NIIGATA, Japan (Kyodo) -- Farm ministers from Group of Seven countries agreed Sunday to promote information-sharing on livestock diseases, as they wrapped up a two-day meeting in Japan to discuss global food security.
Ministers and representatives from Britain, Canada, France, Germany, Italy, Japan and the United States also confirmed in a joint statement the need to attract more women and young people to agriculture and to deal with food supply disruptions from climate change.
"We had very good and productive discussions on measures to strengthen the G-7 and global food security," Japanese farm minister Hiroshi Moriyama, who chaired the meeting, said at a press conference after the meeting.
During the meeting in the Sea of Japan coastal city of Niigata, the G-7 farm ministers discussed what efforts are needed to raise global food output to meet demand from the world's growing population.
World agricultural production would need to increase by about 60 percent by 2050, as the global population is projected to grow more than 20 percent to around 9.2 billion by then, according to the Food and Agriculture Organization of the United Nations.
The outcome of the farm ministers meeting, the first such gathering since 2009, will be reflected in discussions at the G-7 leaders summit on May 26 and 27 in Mie Prefecture, central Japan.
"We recognize that the agricultural sector plays an important role in ensuring global food security, particularly in an era of rapid urbanization," the farm chiefs said in their "Niigata Declaration."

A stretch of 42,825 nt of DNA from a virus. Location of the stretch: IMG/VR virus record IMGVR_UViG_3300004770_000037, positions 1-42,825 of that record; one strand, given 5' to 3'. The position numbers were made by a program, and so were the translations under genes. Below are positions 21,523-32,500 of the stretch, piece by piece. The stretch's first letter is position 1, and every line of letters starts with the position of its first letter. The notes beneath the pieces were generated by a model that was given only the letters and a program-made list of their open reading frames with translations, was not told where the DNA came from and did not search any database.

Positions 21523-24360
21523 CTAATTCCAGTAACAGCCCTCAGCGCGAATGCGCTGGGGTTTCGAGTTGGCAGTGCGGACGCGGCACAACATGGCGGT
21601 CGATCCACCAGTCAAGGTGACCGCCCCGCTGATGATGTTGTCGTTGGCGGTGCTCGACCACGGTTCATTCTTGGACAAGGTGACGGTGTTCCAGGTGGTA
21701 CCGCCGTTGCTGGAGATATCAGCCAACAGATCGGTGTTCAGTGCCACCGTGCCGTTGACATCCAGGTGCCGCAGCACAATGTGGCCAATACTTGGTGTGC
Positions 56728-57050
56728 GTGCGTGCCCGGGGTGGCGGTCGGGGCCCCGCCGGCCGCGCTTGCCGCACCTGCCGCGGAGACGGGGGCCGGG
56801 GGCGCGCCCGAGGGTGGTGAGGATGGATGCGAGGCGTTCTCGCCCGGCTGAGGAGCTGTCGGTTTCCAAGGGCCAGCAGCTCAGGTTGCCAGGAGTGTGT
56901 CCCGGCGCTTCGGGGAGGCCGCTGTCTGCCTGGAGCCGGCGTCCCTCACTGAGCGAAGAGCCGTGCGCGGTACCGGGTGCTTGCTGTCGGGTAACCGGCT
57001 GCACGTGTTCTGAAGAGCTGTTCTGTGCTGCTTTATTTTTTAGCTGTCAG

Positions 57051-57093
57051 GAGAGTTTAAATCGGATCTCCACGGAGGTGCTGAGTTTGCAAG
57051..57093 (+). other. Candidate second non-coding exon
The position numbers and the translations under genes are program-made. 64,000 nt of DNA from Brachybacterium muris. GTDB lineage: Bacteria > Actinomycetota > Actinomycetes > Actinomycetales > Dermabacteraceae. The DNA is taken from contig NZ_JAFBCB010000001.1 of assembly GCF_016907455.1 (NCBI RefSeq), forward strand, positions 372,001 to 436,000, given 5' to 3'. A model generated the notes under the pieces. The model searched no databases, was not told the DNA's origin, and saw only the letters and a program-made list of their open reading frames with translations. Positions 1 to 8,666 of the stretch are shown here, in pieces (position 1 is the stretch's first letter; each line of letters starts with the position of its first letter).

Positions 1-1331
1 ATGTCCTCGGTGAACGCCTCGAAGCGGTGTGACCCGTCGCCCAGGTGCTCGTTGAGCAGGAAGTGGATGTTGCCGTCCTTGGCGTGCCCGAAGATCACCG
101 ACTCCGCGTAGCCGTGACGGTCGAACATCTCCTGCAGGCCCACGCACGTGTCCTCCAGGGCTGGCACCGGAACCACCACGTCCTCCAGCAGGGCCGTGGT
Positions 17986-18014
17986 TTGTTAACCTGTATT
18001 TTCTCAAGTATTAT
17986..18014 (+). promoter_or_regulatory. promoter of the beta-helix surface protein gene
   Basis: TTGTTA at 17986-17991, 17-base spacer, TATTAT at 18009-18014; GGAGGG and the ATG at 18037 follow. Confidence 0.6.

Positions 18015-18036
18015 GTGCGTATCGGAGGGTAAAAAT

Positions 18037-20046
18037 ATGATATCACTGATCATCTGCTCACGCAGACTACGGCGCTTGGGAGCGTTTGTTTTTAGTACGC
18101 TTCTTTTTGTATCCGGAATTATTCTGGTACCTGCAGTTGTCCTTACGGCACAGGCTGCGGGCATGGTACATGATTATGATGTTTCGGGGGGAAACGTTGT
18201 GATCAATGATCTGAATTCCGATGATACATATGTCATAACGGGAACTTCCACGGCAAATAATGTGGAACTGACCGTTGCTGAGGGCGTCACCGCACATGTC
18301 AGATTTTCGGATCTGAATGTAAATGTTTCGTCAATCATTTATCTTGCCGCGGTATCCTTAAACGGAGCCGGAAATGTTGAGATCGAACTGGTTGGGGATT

"In Niigata, we came together to address emerging challenges to our agricultural sectors, with the hope that the actions we undertake will benefit other countries facing similar challenges."
To cope with food supply problems caused by the cross-border spread of major animal diseases, such as bird flu and foot-and-mouth disease, the ministers agreed to set up an international framework to smoothly share information on livestock epidemics, according to the statement.
Under the framework, they will also exchange information on the rise of antimicrobial resistance amid concerns that long-term use of antibiotic drugs to prevent livestock infections is contributing to the emergence of resistance in livestock.
The aging farm labor population remains important to maintain stable food supply. The ministers decided to hold a meeting in Tokyo in autumn with developing countries to discuss concrete steps to strengthen women and young people's active participation in the farm industry, Japanese farm ministry officials said.
The G-7 members will also meet in November on the sidelines of a U.N. climate change conference as they step up research cooperation on the impact of climate change on food production, the officials said.
The ministers also agreed on the importance of increasing investment in the agriculture and food industries in developing countries to strengthen cooperation between farmers and businesses to create value-added farm products to increase farmers' income.
They plan to hold a meeting on investment in the agricultural food sector to "benchmark best-practices, exchange policy experiences on access to credit and facilitating responsible investments in agriculture and agribusiness," the statement said.
Still, concern remains that efforts to support farmers could be hampered by free trade deals that Japan, the United States and other countries are looking to in an effort to boost their growth.
Some farmers are worried that the competitiveness of their products could be undermined by an influx of cheaper foreign products under such trade initiatives.
"I would say that trade is one strategy for addressing opportunity and meeting the challenges of global food security," U.S. Agriculture Secretary Tom Vilsack said at the press conference.
Japan, the United States, Canada and nine other Pacific nations signed the Trans Pacific Partnership free trade pact earlier this year, under which duties on nearly all imported items will be eliminated.
But duties on some sensitive farm products to be imported into the Japanese market will remain to protect farmers from cost-competitive imports.